It dramatically improves postsurgical results.
Joint-replacement surgery may be a good solution if your joint pain interferes with everyday activities.
Secret to getting better results: A targeted form of physical conditioning known as “pre-hab” can dramatically reduce the often-painful recuperation period that follows joint-replacement surgery.
Even though surgeons have encouraged pre-hab for as long as they’ve been doing joint replacements, not enough patients take advantage of it.
When performed for six weeks before your surgery, pre-hab can reduce your recovery time by up to 73% for common joint-replacement surgeries such as those for the knee and hip—and even less common replacement procedures, including those for the ankle and elbow.
What you need to know…
With pre-hab, a physical therapist coordinates an exercise program that helps build the physical “reserves” you’ll need to recover from surgery.
To accomplish this, pre-hab focuses on specific exercises that strengthen multiple muscle groups without stressing the affected joint…improves balance and flexibility…and increases stamina and coordination.
But is pre-hab really worth the effort?
Consider these facts: Pre-hab not only results in shorter hospital stays, but also shorter stints in inpatient and outpatient rehab…and a quicker return to the activities and lifestyle that had to be put on hold due to unbearable joint pain.
What’s more, there’s significant scientific evidence that supports the use of pre-hab for people undergoing joint replacement.
For example, participation in pre-hab has been found to greatly increase your chances of having a successful surgical outcome—that is, having little or no pain and regaining full joint mobility and functional capacity—according to research published in Physiotherapy Theory and Practice, Clinical Orthopaedics and Related Research and The Journal of Strength and Conditioning Research.
Although pre-hab is not a substitute for rehab that’s done after joint replacement, there are several advantages to strengthening one’s body before surgery. A faster recovery is perhaps the most important benefit.
Someone who undergoes a few weeks of pre-hab prior to a hip replacement, for example, might complete a postsurgery rehabilitation program in only five to seven days, while another person who hasn’t undergone pre-hab and isn’t in the best of health could require several weeks in rehab.
With pre-hab, you will exercise to strengthen the muscles around the joint that is going to be replaced. While this is done in several ways to avoid straining the joint, you may experience some discomfort.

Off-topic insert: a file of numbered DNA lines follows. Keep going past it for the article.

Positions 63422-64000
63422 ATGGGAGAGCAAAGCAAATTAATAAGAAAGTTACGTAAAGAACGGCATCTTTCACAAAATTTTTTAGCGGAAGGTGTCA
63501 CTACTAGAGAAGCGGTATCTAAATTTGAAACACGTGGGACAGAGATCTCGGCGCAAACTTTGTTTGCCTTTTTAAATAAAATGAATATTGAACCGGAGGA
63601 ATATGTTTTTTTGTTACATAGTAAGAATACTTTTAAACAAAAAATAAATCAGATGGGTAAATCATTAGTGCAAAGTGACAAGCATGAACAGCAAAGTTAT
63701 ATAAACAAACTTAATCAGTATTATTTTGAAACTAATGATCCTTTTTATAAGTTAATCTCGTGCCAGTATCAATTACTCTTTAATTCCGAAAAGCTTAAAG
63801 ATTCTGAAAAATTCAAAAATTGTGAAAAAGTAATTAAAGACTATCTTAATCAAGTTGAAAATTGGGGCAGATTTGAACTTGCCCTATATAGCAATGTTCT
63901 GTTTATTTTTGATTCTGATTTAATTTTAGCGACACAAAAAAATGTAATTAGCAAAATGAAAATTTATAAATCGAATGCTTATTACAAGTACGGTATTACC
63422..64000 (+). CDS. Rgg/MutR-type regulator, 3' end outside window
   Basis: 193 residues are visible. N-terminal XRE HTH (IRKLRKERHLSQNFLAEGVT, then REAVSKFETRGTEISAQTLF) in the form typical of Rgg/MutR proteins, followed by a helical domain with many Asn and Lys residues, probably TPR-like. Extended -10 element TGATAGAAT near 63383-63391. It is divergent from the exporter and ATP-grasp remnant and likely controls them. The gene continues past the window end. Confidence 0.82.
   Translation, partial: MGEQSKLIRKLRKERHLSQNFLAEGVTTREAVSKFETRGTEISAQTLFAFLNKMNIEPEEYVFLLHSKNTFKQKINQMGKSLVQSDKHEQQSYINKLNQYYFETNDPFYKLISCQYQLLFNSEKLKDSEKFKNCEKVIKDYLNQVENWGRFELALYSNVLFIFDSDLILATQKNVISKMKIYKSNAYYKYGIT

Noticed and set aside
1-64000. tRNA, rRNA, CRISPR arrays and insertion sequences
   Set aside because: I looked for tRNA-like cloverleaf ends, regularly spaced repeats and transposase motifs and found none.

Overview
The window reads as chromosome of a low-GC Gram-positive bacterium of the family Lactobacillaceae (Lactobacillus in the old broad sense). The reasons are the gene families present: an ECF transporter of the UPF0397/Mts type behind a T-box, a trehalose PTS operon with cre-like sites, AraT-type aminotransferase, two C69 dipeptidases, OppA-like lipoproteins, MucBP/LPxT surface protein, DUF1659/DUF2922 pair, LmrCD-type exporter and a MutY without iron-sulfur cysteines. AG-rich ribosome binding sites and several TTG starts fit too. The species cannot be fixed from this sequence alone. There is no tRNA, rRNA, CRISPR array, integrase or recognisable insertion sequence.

If you’re planning to undergo a knee replacement, for example, you might do exercises that strengthen muscles around the knee, rather than flexing the knee itself. In rare cases, patients are in so much pain that pre-hab isn’t possible.
Helpful: Doing pre-hab at the same facility handling your rehab creates a seamless pre- and postsurgical “program.”*
WHAT TO EXPECT IN PRE-HAB
In general, the therapist will choose exercises that strengthen—but don’t overly stress—the affected joint. Pre-hab is usually done two or three times a week for 45 minutes to an hour. Patients are also given a program to do at home for 30 to 45 minutes on the days they are not in pre-hab.
- Straight-leg raises are often used for patients who are about to undergo a knee replacement. What to do: While lying down (with the pain-free knee slightly bent), the patient raises and lowers his/her painful leg. This strengthens muscles around the knee, such as the quadriceps in the thigh. Those who are preparing for joint-replacement surgery in both knees perform the exercise on each of their legs.
- Side leg raises are exercises commonly used for a hip replacement. What to do: While standing upright (and holding on to the back of a chair for balance), the patient slowly raises his leg out to the side, then slowly brings it back to the starting position. This strengthens side hip muscles.
- Isometric shoulder extensions help prepare patients for shoulder surgery. What to do: The patient stands with his back against a wall and arms straight at his sides. Keeping arms straight, he pushes his arms into the wall, holds for five seconds, relaxes and repeats.
Also useful: Pre-hab optimally includes exercises performed in a swimming pool, where there’s virtually no direct impact on joints and minimum pain during muscle strengthening and flexibility workouts. Since the body is buoyed, there’s better balance, too.
Important: Because some pre-hab exercises increase heart rate, anyone with high blood pressure, heart disease or other significant health issues should consult his physician before beginning this type of program.
WHO PAYS FOR Pre-HAB?
Pre-hab is usually covered by insurance, but you may be responsible for some out-of-pocket expenses. Your insurer may cover a specific number of sessions, which include both pre-hab and rehab.
Pre-hab can cost as little as $10 for a group class or up to $200 for an initial consultation with a physical therapist. Check with your insurer.
*To find a physical therapist or pre-hab program near you: Ask your surgeon…or check with the director of the rehabilitation clinic at the hospital where your surgery and/or rehab will take place.
Source: Karen Pechman, MD, medical director of the department of physical medicine and rehabilitation at Burke Rehabilitation Hospital in White Plains, New York. She is an assistant professor of rehabilitation medicine at Weill Cornell Medical College in New York City.